But those ear piercings apparently aren't the only ones that can't be simply unclipped. Back in April, before the FIA had allowed this conflict to become quite so serious, Hamilton hinted that he had other, less visible piercings, the removal of which would be close to impossible. "I've got certain piercings that I really just can't take out, that not many people know of," he explained during a pre-race press session, to the general amusement of the room. Hamilton quickly assured everyone that he was merely having a laugh, before pivoting to a shared joke with Max Verstappen about a secret nipple-piercing hidden under the Red Bull driver's racing suit.

Because Hamilton said aloud the words "nipple-piercing" in his delightful back-and-forth with Verstappen, this suggested that the joke about "certain piercings" on his own body referred to an adornment of an even more private area of his person. Certainly it is not impossible that Hamilton is referring to a piercing of any flap of skin below the neckline, but his Instagram account is useful for confirming that the handsome and stylish fellow does not have any piercings between his mouth and his waistline—or, at least, none that cannot be removed for a sexy photo op:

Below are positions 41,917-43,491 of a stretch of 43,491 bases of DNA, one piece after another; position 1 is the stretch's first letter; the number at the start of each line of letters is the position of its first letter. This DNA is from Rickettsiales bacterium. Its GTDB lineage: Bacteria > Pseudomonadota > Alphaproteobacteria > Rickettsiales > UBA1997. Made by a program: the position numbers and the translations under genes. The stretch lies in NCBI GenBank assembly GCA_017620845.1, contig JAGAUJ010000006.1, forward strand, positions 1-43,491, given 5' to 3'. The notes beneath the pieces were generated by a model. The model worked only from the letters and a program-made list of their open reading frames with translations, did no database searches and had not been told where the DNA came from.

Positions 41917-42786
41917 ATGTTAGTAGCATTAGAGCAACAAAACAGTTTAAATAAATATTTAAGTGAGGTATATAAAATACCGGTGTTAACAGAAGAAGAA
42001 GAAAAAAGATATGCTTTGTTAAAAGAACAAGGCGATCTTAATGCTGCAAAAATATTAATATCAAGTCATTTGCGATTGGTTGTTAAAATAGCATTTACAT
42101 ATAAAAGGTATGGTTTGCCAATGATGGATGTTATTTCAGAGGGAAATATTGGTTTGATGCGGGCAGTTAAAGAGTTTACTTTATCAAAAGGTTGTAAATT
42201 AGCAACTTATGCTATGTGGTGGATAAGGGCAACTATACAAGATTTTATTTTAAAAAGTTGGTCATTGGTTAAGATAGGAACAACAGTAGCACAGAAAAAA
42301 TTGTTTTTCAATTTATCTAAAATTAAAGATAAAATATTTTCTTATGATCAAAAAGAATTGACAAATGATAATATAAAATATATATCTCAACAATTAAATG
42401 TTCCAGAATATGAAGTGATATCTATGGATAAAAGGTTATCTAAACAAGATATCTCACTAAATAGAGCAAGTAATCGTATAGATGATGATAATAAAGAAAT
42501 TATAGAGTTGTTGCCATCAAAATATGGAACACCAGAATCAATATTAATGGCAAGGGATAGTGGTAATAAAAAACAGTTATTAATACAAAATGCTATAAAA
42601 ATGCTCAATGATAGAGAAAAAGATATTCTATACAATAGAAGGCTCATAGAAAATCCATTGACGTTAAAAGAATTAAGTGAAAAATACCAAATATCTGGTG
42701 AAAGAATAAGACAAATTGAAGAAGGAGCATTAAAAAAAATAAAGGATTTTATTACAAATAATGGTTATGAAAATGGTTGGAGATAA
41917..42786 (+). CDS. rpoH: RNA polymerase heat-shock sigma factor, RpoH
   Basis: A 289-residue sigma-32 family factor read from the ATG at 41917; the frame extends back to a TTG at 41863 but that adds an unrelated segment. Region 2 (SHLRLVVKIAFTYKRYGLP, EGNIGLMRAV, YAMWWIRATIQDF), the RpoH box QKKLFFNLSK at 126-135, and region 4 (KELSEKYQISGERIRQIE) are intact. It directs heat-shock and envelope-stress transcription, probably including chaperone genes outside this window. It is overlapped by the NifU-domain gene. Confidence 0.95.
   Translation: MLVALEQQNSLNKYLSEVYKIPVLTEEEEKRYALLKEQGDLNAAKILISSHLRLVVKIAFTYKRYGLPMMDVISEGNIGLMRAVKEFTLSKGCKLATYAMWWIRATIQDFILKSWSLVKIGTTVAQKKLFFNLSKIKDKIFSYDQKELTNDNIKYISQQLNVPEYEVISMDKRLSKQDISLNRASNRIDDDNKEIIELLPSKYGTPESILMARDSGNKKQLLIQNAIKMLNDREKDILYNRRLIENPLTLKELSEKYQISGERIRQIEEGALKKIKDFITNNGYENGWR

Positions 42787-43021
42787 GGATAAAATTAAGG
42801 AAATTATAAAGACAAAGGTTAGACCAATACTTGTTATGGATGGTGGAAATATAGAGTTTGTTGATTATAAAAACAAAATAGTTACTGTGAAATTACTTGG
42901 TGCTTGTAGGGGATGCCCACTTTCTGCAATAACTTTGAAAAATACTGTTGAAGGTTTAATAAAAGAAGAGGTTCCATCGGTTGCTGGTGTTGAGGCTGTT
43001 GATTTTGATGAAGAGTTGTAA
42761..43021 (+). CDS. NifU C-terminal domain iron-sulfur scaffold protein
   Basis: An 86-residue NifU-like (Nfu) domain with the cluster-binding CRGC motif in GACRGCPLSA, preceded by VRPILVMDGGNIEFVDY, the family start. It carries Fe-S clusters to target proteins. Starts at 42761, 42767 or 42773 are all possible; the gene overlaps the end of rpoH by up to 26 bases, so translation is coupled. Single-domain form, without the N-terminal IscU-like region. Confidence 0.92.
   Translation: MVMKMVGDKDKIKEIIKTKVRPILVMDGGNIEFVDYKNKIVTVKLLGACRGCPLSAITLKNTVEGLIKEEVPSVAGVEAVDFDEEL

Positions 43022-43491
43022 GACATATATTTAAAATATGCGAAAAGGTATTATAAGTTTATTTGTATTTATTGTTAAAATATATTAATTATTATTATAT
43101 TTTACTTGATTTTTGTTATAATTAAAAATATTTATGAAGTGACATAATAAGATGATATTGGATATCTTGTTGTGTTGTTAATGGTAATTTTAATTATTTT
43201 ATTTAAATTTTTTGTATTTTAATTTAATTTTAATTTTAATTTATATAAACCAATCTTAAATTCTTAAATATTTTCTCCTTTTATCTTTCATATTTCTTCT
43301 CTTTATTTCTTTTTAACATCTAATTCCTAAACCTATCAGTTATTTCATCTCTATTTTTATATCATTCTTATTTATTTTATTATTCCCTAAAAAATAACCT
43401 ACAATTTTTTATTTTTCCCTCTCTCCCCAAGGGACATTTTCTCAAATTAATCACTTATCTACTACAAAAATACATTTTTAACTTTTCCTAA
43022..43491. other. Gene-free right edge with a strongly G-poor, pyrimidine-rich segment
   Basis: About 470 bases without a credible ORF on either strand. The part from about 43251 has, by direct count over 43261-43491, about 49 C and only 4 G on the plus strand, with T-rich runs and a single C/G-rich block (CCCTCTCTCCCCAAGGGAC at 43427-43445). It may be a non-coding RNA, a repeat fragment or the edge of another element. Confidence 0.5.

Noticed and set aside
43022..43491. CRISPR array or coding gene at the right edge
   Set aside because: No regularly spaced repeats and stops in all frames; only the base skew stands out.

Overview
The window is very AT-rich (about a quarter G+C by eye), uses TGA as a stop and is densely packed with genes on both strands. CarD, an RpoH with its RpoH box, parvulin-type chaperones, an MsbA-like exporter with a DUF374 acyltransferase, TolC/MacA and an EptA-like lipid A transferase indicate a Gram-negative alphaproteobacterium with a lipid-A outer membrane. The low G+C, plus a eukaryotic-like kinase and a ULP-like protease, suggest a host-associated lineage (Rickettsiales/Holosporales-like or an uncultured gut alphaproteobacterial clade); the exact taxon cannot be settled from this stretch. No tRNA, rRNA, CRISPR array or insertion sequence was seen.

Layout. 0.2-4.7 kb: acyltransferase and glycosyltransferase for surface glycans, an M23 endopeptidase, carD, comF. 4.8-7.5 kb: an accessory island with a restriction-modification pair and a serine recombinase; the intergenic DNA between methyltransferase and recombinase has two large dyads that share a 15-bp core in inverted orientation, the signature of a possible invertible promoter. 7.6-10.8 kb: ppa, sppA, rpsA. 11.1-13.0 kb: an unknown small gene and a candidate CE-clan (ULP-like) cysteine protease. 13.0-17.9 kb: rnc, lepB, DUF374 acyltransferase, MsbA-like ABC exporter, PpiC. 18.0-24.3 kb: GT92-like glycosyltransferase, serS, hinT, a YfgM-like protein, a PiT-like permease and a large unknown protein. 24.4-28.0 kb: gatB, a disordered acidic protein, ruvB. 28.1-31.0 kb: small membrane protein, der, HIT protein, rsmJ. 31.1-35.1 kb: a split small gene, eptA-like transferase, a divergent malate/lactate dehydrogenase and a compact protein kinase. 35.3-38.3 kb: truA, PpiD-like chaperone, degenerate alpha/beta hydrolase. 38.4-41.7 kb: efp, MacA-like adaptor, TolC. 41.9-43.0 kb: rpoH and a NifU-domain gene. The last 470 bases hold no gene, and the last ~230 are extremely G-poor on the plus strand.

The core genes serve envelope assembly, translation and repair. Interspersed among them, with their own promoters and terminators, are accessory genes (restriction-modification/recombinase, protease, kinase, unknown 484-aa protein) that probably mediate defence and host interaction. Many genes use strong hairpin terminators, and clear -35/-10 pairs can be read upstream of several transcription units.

Still, this phrasing by Hamilton appeared to be a joke at the time, nothing to take too literally. Surely Hamilton, however cool and daring he might be, is not driving around at 200 miles-per-hour with a metal object inserted down there.

Matters have gotten significantly more serious in the weeks since then. Hamilton was granted a two-race grace period to work out the safe removal of his various piercings, but he has only gotten more resolute that this will not be done. This has set the stage for a scenario in which Hamilton shows up for the Monaco Grand Prix on the final weekend in May, is checked for piercings by some poor race steward in what will, for sure, be one of the most surreal moments of either of their racing careers, and is banned from participating in Formula One's signature event. This would be an unbelievably stupid outcome for the sport.